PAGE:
First off, it’s important to note that no one expected Labor to win the election — premier Colin Barnett faced an electorate largely satisfied with the direction of the state’s economy and governance since he came to office in 2008.
Barnett’s center-right Liberal Party won 47.2% on Saturday to just 33.6% for the center-left Labor Party. The leftist Green Party finished in third place with 7.9% and the conservative agrarian National Party in fourth with 6% — the National Party competes separately in Western Australia against the Liberal Party (unlike in federal elections, where it competes more or less in tandem with the Liberal Party as part of the Liberal/National Coalition).
Barnett’s victory gives him an expected 32 seats — an increase of eight — in the state’s 59-member lower house, the Legislative Assembly, which means that he’ll be governing with a majority for the first time; his previous minority government required a coalition with the Nationals.
Labor will drop from 28 seats to 20, the Nationals rise from five seats to seven.
That has resulted in yet another round of hand-wringing over Julia Gillard’s Labor government, which is seeking reelection in a vote scheduled for September 14 later this year — one former Western Australian Labor minister argues that Labor will suffer a ‘crucifixion’ at the polls if Gillard leads it through the election.
But while Gillard’s government — and her Labor leadership — remain on shaky ground, it seems doubtful that Western Australia, as such, should necessarily be the final domino to topple Gillard.The swing away from Labor wasn’t nearly as bad as it could have been — it lost just 2.2% from its 2008 state result and it retained its strongholds in Perth, the western Australian capital. In contrast, the Greens (which support Labor federally) lost nearly 4%. The result could have been much worse, especially in light of the fact of Barnett’s popularity and general satisfaction with the state government.
Western Australians, who are known for their anti-Canberra streak, elected a Labor government through much of the years of prime minister John Howard’s federal Coalition government, so it’s not necessarily fatal that Gillard’s Labor, in power in Canberra since former Labor leader Kevin Rudd won the 2007 federal election, is unpopular in the state.
Gillard, formerly Rudd’s deputy prime minister, became prime minister after Rudd’s Labor colleagues sacked him over allegations of a dysfunctional management style in 2010. Gillard subsequently eked out the narrowest of victories in the 2010 federal election, installing Rudd as her foreign minister, though she sacked him from that role in February 2012 after Rudd and his supporters seemed increasingly likely to mount a challenge to Gillard’s leadership.
Gillard thereupon called a snap leadership vote, which she subsequently won in a decisive 71-31 rout. Rudd pledged not to challenge Gillard again for the leadership (at least through the next general election), though he remains Labor’s most popular figure and, arguably, the most popular politician in Australia.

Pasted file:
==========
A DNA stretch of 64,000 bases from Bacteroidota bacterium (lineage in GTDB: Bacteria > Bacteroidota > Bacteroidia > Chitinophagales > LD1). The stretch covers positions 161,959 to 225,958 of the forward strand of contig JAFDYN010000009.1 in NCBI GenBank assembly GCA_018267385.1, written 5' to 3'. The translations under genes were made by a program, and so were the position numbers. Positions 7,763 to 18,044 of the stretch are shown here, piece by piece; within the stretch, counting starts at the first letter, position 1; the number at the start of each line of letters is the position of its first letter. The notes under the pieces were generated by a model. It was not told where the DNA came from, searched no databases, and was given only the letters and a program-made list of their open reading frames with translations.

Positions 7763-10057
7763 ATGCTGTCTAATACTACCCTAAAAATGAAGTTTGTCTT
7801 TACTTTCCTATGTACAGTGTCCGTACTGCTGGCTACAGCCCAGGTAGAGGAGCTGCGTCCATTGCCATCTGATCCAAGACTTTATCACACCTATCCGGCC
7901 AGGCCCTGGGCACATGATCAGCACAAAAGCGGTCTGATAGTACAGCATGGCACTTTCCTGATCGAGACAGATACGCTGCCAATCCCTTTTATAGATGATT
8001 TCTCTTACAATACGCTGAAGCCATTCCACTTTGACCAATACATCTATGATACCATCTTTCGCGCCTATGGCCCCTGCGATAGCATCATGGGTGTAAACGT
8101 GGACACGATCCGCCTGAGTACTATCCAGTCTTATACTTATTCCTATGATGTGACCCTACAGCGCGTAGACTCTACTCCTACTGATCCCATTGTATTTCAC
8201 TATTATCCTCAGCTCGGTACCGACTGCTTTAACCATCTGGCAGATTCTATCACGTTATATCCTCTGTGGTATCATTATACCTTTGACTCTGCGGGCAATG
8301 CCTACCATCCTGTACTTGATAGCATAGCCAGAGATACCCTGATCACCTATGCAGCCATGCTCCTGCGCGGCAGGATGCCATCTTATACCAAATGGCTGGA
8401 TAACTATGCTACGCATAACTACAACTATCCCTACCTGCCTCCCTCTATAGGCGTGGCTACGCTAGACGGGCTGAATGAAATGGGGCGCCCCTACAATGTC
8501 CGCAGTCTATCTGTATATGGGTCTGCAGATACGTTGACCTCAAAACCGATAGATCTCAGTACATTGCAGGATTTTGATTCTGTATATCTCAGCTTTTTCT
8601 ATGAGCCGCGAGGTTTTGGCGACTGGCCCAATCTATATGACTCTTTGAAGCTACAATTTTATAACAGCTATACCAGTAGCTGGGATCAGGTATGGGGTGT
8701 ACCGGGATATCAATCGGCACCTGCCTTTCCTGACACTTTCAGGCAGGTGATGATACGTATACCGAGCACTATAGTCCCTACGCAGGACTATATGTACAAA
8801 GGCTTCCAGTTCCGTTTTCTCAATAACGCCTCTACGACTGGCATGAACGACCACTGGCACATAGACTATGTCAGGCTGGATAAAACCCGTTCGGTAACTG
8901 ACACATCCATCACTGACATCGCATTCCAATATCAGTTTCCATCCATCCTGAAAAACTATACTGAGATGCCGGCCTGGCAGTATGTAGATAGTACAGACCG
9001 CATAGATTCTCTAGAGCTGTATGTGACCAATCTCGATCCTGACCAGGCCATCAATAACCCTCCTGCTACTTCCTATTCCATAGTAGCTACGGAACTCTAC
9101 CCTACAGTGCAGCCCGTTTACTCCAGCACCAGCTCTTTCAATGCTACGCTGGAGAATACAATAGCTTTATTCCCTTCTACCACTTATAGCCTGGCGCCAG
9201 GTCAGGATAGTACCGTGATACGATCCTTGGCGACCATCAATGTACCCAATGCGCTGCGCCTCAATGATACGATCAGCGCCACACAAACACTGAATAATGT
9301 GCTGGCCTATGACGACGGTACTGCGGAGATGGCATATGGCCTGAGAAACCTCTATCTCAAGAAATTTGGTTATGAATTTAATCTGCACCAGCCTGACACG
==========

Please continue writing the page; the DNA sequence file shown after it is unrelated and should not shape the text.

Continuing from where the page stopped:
That means that Rudd and his supporters have sniped in the background ever since, at varying degrees of volume, that Gillard cannot win the next election.
The Coalition, under the leadership of national Liberal leader Tony Abbott, would win an election by a 52% to 48% margin today, according to Australia’s latest mid-March Newspoll, which is somewhat of a more narrow result than earlier polls in February, which showed at one point a 56% to 44% advantage for the Coalition.
While Gillard isn’t incredibly popular (with a 57% disapproval rating), neither is Abbott (with a 55% disapproval rating) — the latest poll also shows that voters think, by a narrow margin, Gillard would make a better prime minister than Abbott.
But voters by far also prefer Rudd to lead Labor into the next election, and they would elect a Rudd-led Labor by a 56% to 44% margin against Abbott’s Coalition.
Rudd’s top backers have been frothing for a while, but at an even more frenzied pace since Saturday, arguing that Gillard’s top lieutenants need to convince her to stand down for the good of the party. While Rudd isn’t likely to initiate a leadership challenge anytime soon against Gillard, he and his backers certainly seem happy to throw wrenches from behind the scenes. One potential compromise candidate, in the event that Gillard steps down, is Bill Shorten, the current employment minister.
But all of that dysfunction long preceded the Western Australian election, and the Rudd-Gillard cold war seems likely to proceed for the foreseeable future, which is likely to be much more crippling to Labor in advance of the September elections.
Western Australia is the country’s largest state, occupying the entire western third of the island of Australia, though it’s home to just 2.4 million people, making it Australia’s fourth-most populous. It’s also Australia’s richest state, with the highest gross state product in the country, due in large part to its rich mineral wealth.